The canard that President Obama is anti-business is a propaganda remnant from Mitt Romney’s failed presidential campaign. Obama, after all, was the president who bailed out Wall Street with the Troubled Asset Relief Program. TARP and other Obama corporate rescue programs, after all, benefited such goliath corporations as Bank of America, Citigroup, AIG, General Motors and Chrysler – saving tens of thousands of jobs. Obama’s American Recovery and Reinvestment Act, the economic stimulus package of 2009, provided direct and indirect assistance to small and large businesses through the hiring of construction firms and related firms to rebuild roads, highways, rail lines, airports and telecommunications infrastructure. Obama actually is saving American capitalism by reining in its excesses and plowing under its inequities. – Wayne Madsen

Kansas Chamber can be at odds with local concerns

The Kansas Chamber of Commerce’s new president, Mike O’Neal (in photo), said that the focus of his organization is on what benefits the state as a whole from a business perspective. “There may be times there’s a local issue that affects you that may not fit squarely with the legislative agenda at the state level,” he told members of the Garden City Area Chamber of Commerce last week. The Kansas Chamber’s push for tax cuts, regardless of the impact on schools and other important services, and the hundreds of thousands of dollars it spent trying to defeat local legislative candidates have caused a number of local chambers to pull out of the state organization. O’Neal also said that he does not believe there will be a state budget deficit, even though state revenue estimators recently forecast a $705 million drop in tax collections next fiscal year.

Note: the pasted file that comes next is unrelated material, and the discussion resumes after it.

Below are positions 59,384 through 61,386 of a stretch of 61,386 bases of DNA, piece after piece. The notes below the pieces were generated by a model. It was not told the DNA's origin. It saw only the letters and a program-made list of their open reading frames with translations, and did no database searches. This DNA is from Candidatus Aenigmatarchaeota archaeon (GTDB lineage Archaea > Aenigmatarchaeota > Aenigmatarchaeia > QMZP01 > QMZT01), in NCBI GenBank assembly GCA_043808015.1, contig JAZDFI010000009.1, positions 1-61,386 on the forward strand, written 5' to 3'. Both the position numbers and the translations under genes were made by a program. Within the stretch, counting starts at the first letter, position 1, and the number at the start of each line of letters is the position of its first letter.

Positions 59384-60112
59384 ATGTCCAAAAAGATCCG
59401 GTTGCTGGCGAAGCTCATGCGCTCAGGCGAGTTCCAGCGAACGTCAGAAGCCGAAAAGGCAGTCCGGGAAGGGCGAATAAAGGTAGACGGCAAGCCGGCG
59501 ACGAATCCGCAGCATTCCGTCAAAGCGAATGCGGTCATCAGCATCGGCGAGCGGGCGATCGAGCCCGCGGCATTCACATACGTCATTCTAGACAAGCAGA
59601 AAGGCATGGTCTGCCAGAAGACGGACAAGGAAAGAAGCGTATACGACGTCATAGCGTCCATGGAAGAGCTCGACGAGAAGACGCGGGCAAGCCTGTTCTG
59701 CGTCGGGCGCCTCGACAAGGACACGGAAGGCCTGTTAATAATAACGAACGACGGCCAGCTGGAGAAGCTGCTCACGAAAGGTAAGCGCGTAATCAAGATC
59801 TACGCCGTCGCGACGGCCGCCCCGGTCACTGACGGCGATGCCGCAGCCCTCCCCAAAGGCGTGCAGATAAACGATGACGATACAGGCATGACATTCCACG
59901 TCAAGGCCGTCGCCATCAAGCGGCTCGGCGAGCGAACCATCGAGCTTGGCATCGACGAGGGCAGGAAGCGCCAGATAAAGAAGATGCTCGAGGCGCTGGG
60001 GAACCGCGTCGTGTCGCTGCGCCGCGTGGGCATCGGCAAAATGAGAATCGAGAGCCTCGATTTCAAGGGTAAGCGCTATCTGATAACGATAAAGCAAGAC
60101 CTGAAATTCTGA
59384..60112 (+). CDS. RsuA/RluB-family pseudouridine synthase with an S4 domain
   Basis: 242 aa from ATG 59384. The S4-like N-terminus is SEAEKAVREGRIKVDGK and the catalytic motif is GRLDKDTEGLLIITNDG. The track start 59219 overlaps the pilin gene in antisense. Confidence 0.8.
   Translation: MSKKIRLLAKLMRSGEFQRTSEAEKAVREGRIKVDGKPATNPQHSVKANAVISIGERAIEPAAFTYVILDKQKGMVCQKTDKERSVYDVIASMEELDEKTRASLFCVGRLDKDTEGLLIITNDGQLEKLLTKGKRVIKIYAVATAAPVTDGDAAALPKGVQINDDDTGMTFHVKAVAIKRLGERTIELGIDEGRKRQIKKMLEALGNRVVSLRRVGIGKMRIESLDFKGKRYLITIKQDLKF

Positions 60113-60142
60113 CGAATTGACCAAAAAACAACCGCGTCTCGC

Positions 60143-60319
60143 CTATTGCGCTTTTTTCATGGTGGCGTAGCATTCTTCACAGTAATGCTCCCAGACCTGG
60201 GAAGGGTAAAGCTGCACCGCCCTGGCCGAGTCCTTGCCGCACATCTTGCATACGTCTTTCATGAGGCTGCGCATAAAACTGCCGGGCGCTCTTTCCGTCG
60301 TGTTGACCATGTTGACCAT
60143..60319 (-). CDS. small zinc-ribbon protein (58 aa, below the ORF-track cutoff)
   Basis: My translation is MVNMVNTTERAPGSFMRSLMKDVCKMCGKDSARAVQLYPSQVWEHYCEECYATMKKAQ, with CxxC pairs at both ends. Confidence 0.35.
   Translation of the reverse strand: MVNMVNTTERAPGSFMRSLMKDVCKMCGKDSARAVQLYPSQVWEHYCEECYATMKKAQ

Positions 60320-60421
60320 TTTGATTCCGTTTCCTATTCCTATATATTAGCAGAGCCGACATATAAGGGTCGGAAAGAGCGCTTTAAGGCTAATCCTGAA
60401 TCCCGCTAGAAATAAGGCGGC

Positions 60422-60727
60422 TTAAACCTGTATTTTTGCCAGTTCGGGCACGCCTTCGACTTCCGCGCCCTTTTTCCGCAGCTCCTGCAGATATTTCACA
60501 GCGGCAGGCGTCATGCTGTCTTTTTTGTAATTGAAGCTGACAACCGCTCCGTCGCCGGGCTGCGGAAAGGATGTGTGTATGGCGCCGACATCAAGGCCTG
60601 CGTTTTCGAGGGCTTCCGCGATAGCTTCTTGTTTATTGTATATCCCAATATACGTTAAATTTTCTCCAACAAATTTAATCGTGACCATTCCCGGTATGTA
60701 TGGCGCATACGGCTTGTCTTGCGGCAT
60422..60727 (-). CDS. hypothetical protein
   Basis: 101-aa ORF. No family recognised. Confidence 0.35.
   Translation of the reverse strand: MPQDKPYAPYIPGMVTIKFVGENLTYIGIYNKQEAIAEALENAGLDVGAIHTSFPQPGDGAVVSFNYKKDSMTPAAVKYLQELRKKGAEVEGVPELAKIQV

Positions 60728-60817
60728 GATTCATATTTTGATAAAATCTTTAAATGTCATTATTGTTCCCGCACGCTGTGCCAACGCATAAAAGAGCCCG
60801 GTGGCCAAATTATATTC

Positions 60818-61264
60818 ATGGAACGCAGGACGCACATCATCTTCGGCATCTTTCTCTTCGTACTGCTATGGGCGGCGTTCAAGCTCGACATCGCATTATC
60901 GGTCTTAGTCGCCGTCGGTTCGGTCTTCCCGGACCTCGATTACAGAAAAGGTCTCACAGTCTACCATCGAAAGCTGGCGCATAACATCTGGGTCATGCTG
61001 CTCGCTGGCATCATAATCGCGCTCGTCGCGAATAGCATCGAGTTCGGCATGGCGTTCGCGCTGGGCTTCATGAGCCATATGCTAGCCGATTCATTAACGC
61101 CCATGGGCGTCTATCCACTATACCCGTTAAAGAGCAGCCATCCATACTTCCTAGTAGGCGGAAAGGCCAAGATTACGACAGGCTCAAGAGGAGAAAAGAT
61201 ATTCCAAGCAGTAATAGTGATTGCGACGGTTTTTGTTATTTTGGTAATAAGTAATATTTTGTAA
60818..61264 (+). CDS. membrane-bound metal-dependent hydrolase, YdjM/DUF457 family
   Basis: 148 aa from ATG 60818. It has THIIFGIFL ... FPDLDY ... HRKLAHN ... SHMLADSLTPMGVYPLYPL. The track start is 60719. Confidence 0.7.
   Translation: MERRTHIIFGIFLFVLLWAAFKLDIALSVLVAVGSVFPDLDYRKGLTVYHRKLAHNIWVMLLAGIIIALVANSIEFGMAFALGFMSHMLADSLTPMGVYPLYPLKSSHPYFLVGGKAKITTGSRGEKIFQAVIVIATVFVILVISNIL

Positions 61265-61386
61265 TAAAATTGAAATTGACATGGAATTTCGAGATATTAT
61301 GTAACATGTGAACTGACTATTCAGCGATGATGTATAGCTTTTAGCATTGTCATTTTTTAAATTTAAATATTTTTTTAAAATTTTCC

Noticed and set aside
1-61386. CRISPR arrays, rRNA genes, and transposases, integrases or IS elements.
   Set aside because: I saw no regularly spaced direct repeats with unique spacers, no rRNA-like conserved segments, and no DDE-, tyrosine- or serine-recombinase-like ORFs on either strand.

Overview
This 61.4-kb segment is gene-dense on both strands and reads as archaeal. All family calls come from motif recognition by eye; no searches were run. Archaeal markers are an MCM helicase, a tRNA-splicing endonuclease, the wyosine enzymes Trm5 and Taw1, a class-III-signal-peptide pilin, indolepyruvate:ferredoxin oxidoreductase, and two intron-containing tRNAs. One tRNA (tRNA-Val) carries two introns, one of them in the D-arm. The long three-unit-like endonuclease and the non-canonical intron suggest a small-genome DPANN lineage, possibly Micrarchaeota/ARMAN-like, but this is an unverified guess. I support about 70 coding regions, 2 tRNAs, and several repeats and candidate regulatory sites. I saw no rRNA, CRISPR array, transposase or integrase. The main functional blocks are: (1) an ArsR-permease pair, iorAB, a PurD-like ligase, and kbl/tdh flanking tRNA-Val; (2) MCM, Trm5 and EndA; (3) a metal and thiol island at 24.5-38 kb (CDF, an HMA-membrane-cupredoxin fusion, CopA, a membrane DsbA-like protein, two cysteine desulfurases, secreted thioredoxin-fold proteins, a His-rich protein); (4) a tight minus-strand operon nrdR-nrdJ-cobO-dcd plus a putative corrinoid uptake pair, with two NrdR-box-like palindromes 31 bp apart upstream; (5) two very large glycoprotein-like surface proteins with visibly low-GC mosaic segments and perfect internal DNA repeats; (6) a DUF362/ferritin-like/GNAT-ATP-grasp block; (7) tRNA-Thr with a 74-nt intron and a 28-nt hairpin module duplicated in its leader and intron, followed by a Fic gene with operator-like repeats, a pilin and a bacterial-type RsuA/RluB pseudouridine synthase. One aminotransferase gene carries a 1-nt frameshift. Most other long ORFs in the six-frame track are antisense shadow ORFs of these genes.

Southwest flights are great news for Wichita

It is great news – both for business and leisure travelers – that Southwest Airlines has committed to operating five daily flights from Wichita Mid-Continent Airport, starting June 2. The discount carrier will have two daily flights to Dallas, two to Chicago and one to Las Vegas. The only unfortunate news in the announcement Monday was that Wichita will lose its three daily AirTran Airways flights to Atlanta. But the Southwest flights to three major markets will more than make up for this loss.

End of Learjet strike a win for community

Congratulations to the leaders on both sides of the negotiating table at the Machinists union and Bombardier Learjet, whose efforts led to Saturday’s vote to approve the contract offer and Monday’s end of the five-week strike. The best feature of the new five-year contract is that it gets Learjet’s skilled workers back to the business of manufacturing outstanding aircraft that will be needed as the economy rebounds.